CFI Brief: Icing Systems

Temperatures have started dropping up here in the Northwest and the leaves have all but fallen off the trees. With the official start to winter a little more than a month away, what better time than to have a quick Brief on ice, particularly those systems which prevent us from falling to earth looking like a giant ice cube.

There are two main systems to discuss in terms of equipment, anti-ice and deicing systems. It says it all in the name; anti-ice equipment is used to PREVENT the formation of ice while deicing equipment is designed to REMOVE the buildup of ice once it has accumulated. The majority of light training aircraft in which you will be flying as a student pilot have a very limited amount of equipment to deal with icing, typically just pitot heat. Usually part of your pre-flight inspection includes turning the pitot heat on and feeling the pitot tube to make sure the heating element is functioning (careful it can get hot!).

Once you get into flying some higher performance aircraft and or light twins, you will start to see different types of icing equipment installed on the various aircraft. As a pilot it’s important to familiarize yourself with this equipment and the operation of it as well as the limitations. Some commonplace anti-ice/deice equipment include inflatable deicing boots. These are leading edge devices made of rubber that with the help of an engine driven pneumatic pump can inflate, cracking the ice causing it to fall free. The inflation of the boots is controlled from the cockpit by the pilot. An alternative to boots is a thermal anti-ice system which uses hot bleed-air from the engine to heat the leading edges of the aircraft and provide icing protecting. This type of system is usually found on larger commercial passenger aircraft and corporate jets. Another system you may encounter is the weeping-wing; an anti-freeze solution known as TKS is pumped out of (or “weeps”) from little holes in the leading edges of the aircraft. The solution in a sense “unsticks” the ice from the leading edges allowing aerodynamic forces to remove the ice.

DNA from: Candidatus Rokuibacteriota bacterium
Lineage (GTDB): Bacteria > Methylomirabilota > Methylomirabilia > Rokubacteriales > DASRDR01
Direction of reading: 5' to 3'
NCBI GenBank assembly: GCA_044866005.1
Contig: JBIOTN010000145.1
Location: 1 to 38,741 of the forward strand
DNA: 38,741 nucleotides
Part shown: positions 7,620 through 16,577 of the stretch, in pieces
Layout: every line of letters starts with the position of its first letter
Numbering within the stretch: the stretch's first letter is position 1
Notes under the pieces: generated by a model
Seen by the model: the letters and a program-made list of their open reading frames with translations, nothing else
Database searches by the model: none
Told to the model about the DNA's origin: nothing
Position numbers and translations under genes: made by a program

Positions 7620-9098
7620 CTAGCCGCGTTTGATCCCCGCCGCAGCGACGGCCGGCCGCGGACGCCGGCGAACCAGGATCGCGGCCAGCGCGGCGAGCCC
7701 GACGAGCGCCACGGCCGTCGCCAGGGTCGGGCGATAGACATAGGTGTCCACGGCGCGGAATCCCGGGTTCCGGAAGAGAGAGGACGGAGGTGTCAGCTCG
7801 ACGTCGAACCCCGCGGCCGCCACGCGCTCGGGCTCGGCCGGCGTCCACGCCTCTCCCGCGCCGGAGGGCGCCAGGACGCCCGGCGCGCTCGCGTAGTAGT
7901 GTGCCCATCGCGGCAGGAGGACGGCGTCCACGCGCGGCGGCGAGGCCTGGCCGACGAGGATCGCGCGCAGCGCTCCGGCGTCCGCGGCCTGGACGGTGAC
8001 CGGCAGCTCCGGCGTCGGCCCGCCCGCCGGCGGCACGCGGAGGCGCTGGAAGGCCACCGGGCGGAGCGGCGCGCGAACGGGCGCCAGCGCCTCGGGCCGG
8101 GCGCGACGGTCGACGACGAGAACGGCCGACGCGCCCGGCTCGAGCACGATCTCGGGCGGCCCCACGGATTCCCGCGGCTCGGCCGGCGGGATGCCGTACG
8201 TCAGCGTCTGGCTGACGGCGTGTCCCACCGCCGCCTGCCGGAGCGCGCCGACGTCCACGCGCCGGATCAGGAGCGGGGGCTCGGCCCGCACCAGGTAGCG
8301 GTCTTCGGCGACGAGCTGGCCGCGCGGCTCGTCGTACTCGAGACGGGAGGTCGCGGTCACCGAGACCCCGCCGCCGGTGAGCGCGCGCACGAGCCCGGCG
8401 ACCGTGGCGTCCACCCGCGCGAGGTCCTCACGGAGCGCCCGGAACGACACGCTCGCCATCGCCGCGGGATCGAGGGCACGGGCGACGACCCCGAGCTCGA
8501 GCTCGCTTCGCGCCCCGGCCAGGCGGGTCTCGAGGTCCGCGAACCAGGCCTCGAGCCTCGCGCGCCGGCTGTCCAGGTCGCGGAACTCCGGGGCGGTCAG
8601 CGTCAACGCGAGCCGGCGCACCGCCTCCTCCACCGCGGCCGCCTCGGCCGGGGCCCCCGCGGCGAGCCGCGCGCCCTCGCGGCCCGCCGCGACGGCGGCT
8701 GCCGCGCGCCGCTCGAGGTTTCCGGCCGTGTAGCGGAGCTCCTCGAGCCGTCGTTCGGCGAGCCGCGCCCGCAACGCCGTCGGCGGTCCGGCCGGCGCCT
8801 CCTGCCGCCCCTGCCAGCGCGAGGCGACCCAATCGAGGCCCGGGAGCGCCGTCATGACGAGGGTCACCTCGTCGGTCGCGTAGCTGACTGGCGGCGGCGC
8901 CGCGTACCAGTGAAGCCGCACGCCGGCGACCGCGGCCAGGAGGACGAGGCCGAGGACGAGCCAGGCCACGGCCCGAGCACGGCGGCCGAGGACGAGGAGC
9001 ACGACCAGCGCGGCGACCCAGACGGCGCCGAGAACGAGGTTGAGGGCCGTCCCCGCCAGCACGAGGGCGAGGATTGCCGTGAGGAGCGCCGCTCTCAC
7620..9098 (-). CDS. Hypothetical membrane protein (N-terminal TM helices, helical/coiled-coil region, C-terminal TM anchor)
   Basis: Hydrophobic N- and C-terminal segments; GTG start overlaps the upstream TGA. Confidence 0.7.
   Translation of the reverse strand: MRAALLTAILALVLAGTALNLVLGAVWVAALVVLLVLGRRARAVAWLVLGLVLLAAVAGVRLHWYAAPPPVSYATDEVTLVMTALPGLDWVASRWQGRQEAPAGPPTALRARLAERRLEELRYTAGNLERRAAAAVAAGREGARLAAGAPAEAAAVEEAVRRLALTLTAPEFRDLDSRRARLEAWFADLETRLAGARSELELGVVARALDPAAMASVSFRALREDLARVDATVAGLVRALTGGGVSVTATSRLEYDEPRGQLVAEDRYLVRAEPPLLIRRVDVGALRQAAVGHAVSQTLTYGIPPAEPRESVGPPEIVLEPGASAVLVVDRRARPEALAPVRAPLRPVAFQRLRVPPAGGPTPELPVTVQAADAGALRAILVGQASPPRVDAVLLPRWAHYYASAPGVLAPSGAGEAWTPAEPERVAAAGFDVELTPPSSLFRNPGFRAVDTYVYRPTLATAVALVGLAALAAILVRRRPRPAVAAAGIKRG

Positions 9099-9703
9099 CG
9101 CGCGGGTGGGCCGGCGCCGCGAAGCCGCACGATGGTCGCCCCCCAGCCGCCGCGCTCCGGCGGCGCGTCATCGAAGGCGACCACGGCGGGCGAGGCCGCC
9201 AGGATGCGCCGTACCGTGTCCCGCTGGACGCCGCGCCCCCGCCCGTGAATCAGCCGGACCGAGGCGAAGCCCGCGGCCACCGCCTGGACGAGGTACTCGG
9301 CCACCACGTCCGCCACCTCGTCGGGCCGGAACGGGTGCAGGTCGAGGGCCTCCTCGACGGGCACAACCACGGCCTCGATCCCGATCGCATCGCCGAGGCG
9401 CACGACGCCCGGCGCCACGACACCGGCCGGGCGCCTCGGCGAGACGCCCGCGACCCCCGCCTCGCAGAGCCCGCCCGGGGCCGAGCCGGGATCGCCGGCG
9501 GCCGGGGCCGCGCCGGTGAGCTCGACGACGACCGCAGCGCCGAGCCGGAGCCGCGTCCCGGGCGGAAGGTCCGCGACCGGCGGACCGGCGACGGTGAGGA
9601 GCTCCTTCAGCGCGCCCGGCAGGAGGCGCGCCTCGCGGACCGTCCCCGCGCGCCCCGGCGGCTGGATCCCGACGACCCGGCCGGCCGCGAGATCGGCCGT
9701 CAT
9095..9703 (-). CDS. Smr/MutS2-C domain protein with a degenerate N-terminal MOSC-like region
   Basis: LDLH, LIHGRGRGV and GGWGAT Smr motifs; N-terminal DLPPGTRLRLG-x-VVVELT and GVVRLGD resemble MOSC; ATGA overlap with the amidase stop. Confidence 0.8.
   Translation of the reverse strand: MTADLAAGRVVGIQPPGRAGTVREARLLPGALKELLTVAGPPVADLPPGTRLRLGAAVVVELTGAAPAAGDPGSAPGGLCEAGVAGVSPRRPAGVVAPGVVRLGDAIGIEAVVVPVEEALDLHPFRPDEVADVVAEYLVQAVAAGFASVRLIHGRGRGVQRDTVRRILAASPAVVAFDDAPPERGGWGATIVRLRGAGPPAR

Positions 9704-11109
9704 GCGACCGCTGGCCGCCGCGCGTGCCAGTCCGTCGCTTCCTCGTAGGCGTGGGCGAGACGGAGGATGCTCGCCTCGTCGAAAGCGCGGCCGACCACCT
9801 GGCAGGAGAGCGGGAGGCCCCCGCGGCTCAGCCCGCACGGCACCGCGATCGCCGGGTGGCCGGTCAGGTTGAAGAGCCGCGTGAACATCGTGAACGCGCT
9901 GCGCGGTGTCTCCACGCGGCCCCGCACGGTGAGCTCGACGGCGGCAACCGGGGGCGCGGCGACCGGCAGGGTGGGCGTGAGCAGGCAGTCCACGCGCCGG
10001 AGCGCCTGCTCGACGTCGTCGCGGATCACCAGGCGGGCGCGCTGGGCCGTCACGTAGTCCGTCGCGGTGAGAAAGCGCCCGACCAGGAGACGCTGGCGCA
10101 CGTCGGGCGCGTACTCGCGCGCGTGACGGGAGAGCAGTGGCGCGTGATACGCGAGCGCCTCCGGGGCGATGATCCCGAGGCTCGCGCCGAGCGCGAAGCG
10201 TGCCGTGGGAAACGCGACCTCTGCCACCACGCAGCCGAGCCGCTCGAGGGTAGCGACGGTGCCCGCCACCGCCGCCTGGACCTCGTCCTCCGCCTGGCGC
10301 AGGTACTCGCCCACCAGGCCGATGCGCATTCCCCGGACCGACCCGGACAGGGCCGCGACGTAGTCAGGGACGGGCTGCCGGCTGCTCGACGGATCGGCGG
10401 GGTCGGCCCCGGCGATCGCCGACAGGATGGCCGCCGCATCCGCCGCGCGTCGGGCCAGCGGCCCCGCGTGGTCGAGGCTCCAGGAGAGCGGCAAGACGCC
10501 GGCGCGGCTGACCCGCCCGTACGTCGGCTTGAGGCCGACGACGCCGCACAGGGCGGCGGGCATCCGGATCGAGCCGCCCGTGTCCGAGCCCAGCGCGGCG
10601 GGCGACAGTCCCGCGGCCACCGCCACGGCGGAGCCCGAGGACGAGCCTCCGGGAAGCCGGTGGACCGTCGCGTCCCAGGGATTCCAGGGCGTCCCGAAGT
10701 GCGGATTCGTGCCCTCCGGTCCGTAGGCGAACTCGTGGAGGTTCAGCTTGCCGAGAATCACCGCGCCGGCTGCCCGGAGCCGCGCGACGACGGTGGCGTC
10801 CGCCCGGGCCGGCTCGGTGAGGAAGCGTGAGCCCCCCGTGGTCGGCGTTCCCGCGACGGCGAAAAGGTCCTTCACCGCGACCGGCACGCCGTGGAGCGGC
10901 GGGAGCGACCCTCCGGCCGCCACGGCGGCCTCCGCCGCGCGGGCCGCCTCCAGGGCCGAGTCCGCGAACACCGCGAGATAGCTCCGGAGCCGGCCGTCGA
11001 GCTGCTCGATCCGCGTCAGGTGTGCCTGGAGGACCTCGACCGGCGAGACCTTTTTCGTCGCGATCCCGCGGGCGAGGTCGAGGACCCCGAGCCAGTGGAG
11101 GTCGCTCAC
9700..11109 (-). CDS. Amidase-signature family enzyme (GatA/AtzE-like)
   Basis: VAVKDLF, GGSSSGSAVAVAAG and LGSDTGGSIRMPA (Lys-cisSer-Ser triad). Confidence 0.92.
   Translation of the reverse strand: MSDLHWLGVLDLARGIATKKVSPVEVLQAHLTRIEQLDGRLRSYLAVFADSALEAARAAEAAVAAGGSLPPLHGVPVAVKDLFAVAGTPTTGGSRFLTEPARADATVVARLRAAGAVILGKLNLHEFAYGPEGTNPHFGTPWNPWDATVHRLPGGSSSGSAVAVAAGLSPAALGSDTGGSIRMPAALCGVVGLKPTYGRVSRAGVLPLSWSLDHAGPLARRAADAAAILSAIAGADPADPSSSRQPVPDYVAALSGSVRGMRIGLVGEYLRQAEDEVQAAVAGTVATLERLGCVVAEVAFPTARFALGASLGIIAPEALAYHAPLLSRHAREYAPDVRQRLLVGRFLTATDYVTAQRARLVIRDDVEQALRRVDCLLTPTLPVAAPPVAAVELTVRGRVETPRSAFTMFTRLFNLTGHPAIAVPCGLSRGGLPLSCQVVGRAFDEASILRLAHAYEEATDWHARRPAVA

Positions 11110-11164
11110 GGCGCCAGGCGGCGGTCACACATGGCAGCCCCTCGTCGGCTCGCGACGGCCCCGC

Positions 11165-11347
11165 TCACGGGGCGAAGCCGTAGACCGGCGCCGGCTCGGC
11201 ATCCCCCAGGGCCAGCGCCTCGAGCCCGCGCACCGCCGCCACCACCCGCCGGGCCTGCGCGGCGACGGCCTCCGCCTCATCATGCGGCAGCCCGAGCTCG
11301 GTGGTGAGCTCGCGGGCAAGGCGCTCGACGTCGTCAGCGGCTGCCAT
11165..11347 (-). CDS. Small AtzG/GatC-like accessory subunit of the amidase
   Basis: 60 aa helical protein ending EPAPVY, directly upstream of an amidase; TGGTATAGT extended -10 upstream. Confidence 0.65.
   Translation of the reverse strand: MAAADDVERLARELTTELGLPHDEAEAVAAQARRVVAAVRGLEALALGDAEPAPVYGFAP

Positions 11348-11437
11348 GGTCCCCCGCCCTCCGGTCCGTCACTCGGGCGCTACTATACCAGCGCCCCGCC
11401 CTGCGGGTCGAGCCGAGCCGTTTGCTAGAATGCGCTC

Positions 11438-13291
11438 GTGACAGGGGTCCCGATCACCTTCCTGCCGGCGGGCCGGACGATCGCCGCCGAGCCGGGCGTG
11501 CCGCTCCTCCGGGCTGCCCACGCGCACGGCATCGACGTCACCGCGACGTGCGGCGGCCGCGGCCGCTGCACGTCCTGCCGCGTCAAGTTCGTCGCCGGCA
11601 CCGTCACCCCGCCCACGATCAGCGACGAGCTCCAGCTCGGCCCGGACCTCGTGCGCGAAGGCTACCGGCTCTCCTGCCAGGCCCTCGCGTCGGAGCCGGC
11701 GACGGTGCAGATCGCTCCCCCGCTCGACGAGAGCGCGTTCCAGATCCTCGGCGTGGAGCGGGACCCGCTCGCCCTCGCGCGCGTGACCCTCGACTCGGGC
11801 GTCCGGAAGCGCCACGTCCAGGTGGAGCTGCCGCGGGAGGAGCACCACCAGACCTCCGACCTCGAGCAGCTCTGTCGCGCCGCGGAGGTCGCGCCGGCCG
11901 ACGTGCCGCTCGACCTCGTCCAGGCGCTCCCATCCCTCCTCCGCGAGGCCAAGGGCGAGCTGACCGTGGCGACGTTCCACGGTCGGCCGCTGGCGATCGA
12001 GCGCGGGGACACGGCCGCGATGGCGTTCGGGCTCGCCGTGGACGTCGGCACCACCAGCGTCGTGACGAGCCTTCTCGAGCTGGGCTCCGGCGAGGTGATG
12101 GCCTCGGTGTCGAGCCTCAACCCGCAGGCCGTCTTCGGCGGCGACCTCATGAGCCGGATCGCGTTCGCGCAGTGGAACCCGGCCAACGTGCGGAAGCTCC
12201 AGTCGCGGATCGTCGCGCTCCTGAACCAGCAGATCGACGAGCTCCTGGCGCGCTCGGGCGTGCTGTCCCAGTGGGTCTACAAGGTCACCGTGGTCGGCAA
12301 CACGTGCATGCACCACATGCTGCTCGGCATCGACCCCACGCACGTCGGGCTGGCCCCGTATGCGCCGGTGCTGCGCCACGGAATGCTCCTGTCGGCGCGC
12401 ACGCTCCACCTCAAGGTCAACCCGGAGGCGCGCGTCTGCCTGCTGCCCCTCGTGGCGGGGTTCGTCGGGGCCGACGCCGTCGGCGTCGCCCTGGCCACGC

Cross section of a deicing boot. Uninflated (top) Inflated (bottom).
Cross section of a deicing boot. Uninflated (top) Inflated (bottom).

Some other areas in which icing can occur include the windscreen and propeller. There are two main anti-ice systems to protect these areas: an alcohol system and a heating system.

Just like your pitot tube there are several other important external elements on an aircraft that need to be protected from ice including static ports, stall-warning sensors, and even fuel vents. These devices are also protected like the pitot tube by an electrically heated anti-icing systems.

Even with all these protecting systems available aircraft are still not intended to be flown in icing conditions for sustained periods of time. Some aircraft are not authorized or certified to be flown into known icing conditions at all.

NASA has a really good comprehensive course on in-flight icing that’s worth checking out:

Get out there and have fun in the sky this winter, but use good judgement and save the ice for your lemonade this summer.

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